The nuclear powered energy train has left the station in the Eastern Canadian province of New Brunswick. The destination? A carbon-free energy future. Meanwhile, on the other side of Canada, British Columbia has gone with the symbolic equivalent of a ‘65 Mustang (love the car by the way), with good old-fashioned hydroelectric power and natural gas as its chosen sources of 21st century electricity.
“We are positioning New Brunswick as a leader in small modular reactor development and deployment in Canada on a global scale. We are looking to grow our economy while we transition to a lower-carbon environment, and partners like Moltex have the ability to make advancements in the energy sector.” Provincial Energy and Resource Development Minister Rick Doucet
The cost of building a new, massive hydroelectric dam on the Peace River, in BC’s northeast, is estimated at $10.7 billion. Construction on Site C has started and BC Hydro has already spent C$3.2 billion.
BC taxpayers will also cough up $5.3 billion worth of tax breaks for a liquefied natural gas (LNG) plant and pipeline called LNG Canada – the first of many (13 more have been proposed) LNG projects, all connected by pipelines, likely to be built up and down the BC coast, to ship natural gas fracked from BC gas fields to customers in Asia.
That’s $16 billion for Site C and LNG Canada put together.
By contrast, last summer the New Brunswick government committed just $10 million towards building a “nuclear research cluster” that includes a demonstration Stable Salt Reactor – Wasteburner (an SSR-W is suitable for grid-scale power, between 300 megawatts and 3GW) to be powered by spent uranium. SSRs can also use thorium as the nuclear fuel. A full-sized SSR-W is planned for 2030.
How much would that cost? It’s hard to say looking that far ahead, but according to the manufacturer, the UK’s Moltex Energy, a 1-gigawatt SSR reactor would cost $2 billion. New Brunswick’s planned SSR and BC’s Site C are of equivalent size as the $10.7B Site C has a design capacity of 1.1GW compared to 1GW for the $2B SSR.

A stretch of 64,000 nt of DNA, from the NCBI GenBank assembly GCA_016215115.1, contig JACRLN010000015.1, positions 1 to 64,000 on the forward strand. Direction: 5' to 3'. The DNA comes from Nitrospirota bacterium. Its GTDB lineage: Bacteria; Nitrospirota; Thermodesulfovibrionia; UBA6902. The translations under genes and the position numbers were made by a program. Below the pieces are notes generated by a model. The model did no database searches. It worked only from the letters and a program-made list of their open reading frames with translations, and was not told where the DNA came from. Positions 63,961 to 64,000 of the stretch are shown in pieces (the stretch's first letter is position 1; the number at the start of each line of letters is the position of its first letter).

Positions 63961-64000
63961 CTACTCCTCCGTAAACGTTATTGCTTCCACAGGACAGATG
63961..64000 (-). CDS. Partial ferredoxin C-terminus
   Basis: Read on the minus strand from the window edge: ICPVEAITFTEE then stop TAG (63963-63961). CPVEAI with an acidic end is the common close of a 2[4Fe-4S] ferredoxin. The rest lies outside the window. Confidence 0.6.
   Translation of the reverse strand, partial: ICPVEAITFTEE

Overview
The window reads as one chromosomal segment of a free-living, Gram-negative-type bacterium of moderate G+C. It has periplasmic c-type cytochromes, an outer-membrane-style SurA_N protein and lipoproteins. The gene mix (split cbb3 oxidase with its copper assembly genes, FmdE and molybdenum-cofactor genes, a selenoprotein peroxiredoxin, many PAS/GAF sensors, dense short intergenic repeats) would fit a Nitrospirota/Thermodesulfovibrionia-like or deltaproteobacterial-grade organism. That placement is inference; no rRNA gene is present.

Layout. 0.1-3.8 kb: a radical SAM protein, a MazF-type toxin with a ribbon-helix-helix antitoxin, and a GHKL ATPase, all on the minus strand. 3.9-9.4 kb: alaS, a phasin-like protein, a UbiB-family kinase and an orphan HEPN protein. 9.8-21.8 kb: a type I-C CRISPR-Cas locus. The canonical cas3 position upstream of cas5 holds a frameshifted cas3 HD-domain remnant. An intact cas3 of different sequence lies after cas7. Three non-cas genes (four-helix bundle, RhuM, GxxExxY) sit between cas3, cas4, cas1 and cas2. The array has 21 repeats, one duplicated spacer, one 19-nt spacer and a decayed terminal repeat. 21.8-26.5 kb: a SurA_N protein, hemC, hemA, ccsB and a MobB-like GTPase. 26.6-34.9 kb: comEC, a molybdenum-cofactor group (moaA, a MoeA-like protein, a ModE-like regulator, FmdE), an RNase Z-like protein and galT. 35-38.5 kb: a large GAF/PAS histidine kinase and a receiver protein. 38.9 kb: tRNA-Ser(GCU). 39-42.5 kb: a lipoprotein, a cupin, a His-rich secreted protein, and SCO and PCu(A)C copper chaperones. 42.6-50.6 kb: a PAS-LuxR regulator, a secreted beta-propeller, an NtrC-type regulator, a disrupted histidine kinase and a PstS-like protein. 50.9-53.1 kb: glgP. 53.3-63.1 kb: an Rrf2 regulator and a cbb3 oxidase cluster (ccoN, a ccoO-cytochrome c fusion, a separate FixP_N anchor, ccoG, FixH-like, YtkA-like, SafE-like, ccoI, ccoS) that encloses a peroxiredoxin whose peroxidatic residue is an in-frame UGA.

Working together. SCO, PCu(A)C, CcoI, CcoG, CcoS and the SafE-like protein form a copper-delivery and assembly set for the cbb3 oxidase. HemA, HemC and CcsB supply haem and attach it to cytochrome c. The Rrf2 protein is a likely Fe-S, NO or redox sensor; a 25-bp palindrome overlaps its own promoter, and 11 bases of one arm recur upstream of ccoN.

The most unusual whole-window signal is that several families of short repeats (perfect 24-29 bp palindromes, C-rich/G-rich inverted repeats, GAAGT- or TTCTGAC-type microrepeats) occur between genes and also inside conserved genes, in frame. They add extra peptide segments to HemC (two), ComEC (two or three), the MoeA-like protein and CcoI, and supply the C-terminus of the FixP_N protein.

Moltex adds that the levelized cost of energy (the price a power station must receive over its lifetime to break even) of an SSR is one third the cost of coal, natural gas and conventional nuclear power – $45 a megawatt-hour.
“As the costs of nuclear energy and of renewables converge to a level well below todays fossil fuel power costs, the era of burning coal and gas for electricity production will draw to a close.” – Moltex Energy
That means New Brunswick’s plan for future emissions-free, green power is 80% cheaper, in terms of capital costs, than BC’s Site C hydroelectric dam, and 87.5% the cost of Site C plus LNG Canada tax breaks. So not only does BC’s wrong-headed energy strategy cost taxpayers eight times as much as New Brunswick’s, but it is also a lot worse for the environment, as we shall prove. When will the people of BC wake up and see what a colossal mistake the province is making in embracing liquefied natural gas?
What powers the batteries?
At Ahead of the Herd, we’ve been consistently beating the drum of energy metals, specifically lithium and rare earths, along with uranium and thorium, as being the panacea for the dilemma the Earth and all its inhabitants are in concerning global warming.
On the one hand we need a lot more electricity for growing populations in developing countries, and to keep up the lifestyle we’ve become accustomed to in the West. We are addicted to oil, oil by-products and natural gas. On the other hand, we are facing a climate change crisis of apocalyptic proportions. The problem is so big, with so many aspects, that governments, driven by self-interest, are unwilling and unable to cooperate to find solutions (other than vague pledges to limit global temperature rises) – leaving businesses to pick away at the edges of it.
But we have another problem. Even if we accept that electrification of our global transportation system is a necessary part of the solution to slow global warming, and to clean up our planet, it doesn’t solve the issue of the batteries. Yes, the batteries. Without a way to generate all that extra electricity needed to power the expected 1 billion electric vehicles on the road, from the current 4 million, not to mention the electrification of industry and the world’s militaries (the US Military is looking at small nuclear reactors that could be shipped to provide electricity at forward bases), we are no further ahead if we continue to use dirty forms of energy like coal and natural gas.